These satellite data show that the eastern extent of the internal wave signatures is near 120.5°E, and the waves remain visible until they are inside the 100-m isobath. The phase speed dependence on depth causes the waves to refract as they reach close to Dongsha. The number of wave fronts appears to increase from east to west, but this is actually an artifact of sampling. With the waves immediately west of Luzon moving approximately twice as fast as the waves on the shelf, they persist for only half as long over the same horizontal scale and so the number of waves appears reduced in the deep basin.

### c. Tidal relationship to generation

Zhao and Alford (2006) have shown a strong correlation between internal wave occurrences near the Dongsha coral reef and the maximum of the westward tidal current at the Luzon Strait using mooring data acquired in April and May 2001 as part of the Asian Seas International Acoustics Experiment (ASIAEX; Ramp et al. 2004). This same strong relationship between the maximum westward current at Luzon and the occurrence of internal solitary waves has also been found in the central basin at 21.31°N, 118.64°E in 2514 m of water by measurements obtained from a pressure-sensor-equipped inverted echo sounder (PIES) mooring deployed for 75 days during August and September 2005.

The PIES instrument transmits an acoustic signal every 6 s to produces one useful estimate per minute of the signal’s round-trip travel time (Farmer et al. 2006; Li et al. 2009). Figure 3 shows the acoustic echo delay from PIES along with the normalized amplitude of the east(+)/west component of current at Luzon from the TPXO6; tidal model for 16–30 August 2005. The black dots represent the 1-min PIES measurements, and the black line is an 18-min average of the PIES measurements using a Savitzky–Golay smoothing filter. Nonlinear internal waves manifest themselves as large spikelike excursions in the direction of shorter delay visible on 17–26 August and marked by the triangles under the largest internal wave for a particular occurrence.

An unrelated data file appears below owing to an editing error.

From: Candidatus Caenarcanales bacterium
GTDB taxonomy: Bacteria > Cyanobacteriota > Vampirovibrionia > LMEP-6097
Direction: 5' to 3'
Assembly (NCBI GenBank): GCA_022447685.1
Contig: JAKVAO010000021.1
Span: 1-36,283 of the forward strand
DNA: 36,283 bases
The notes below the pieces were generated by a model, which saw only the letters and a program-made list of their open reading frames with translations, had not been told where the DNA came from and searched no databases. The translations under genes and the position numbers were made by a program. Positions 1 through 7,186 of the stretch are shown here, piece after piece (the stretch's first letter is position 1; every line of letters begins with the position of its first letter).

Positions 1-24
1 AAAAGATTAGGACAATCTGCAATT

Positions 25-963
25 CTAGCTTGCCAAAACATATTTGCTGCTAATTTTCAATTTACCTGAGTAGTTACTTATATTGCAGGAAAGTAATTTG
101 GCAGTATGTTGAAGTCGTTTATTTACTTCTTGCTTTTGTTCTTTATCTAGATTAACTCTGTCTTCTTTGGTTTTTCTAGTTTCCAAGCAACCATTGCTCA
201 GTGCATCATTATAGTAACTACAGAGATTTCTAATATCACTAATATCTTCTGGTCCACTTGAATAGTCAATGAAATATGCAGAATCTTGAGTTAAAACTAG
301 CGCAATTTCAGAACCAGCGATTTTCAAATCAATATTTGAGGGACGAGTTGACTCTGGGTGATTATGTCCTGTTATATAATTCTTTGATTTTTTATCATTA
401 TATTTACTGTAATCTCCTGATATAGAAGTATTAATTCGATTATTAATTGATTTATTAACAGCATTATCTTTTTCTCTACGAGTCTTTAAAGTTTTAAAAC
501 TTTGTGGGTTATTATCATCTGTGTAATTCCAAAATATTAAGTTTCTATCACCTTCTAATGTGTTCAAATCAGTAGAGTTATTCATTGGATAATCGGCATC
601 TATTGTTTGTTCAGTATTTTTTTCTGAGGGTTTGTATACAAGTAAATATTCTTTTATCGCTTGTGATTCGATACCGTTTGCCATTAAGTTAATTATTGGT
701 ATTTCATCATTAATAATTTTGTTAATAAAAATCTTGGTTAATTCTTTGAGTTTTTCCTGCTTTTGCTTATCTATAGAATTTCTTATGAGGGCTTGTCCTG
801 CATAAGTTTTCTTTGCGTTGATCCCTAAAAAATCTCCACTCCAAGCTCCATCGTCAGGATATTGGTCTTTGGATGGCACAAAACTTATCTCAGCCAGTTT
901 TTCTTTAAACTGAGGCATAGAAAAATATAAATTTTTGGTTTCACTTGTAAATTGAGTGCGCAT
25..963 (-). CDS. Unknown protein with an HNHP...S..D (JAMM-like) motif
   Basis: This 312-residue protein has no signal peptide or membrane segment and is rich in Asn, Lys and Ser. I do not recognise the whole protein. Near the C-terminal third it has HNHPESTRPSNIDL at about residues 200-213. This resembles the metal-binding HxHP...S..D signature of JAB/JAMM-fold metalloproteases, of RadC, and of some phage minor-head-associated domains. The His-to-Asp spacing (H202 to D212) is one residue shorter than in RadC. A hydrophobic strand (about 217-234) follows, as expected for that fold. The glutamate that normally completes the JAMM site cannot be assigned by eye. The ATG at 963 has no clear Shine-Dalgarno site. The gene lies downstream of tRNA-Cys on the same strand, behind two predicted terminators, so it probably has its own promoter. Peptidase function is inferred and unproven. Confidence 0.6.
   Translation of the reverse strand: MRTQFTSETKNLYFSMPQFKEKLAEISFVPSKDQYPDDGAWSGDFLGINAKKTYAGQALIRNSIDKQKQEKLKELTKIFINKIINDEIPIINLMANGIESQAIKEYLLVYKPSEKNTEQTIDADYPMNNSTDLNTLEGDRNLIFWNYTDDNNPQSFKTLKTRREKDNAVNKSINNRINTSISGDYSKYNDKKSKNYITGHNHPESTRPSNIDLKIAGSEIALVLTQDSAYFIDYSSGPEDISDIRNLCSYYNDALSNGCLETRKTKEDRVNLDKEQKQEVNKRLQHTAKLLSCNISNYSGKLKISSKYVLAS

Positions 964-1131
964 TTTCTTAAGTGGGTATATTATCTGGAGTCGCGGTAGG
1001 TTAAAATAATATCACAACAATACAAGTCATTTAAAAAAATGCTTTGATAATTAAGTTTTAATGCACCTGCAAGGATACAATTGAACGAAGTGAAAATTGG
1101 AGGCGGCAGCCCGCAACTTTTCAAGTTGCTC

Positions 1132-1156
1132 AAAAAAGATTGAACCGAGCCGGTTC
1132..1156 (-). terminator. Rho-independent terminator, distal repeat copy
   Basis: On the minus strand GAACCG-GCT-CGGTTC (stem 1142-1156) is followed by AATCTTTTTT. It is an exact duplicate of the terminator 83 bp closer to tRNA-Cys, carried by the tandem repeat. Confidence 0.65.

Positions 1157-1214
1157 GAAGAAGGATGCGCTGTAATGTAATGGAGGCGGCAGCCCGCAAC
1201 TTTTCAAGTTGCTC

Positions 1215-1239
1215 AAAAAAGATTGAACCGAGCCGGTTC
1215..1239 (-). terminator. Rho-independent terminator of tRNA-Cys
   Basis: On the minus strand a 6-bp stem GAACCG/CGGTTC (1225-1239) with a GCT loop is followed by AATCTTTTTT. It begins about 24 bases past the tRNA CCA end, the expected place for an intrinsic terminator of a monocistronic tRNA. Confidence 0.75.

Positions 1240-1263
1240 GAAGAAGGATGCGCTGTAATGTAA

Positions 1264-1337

Correlating the PIES time series observations and TPXO6; current over the time of the PIES deployment at 1-day intervals and using a 14-day correlation window shows that the PIES observations lag the westward current maximum by 0.677 ± 0.007 days (16.26 ± 0.17 h) with a correlation coefficient of 0.717 ± 0.032. The TPXO6; currents shifted forward by this amount of time align the westward current extrema with the internal wave occurrences. When aligned in this manner, the PIES data show that internal wave generation does not always occur at the exact westward maximum of the current, but it can either lead or lag current extrema. The PIES data also show that the internal waves manifest themselves as both solitary pulses and as packets of up to 3 waves.

## 5. Model results for the South China Sea

Once each internal wave in the satellite imagery is associated with a generation time (based on the tidal relationship discussed above), establishing the wave’s observed propagation time, the empirical model parameters (*C*_{Max}, *B*, *B*_{2}, and origin latitude and longitude) for the South China Sea were found through simplex minimization by using the sum of the squares of the weighted difference between the observed and model propagation times as its measure of fit. The minimization was done by using approximately 300 data points (selected from the locations presented in Fig. 2) to achieve a roughly uniform geographic distribution over the region and a balance over the number of points from each month of the year.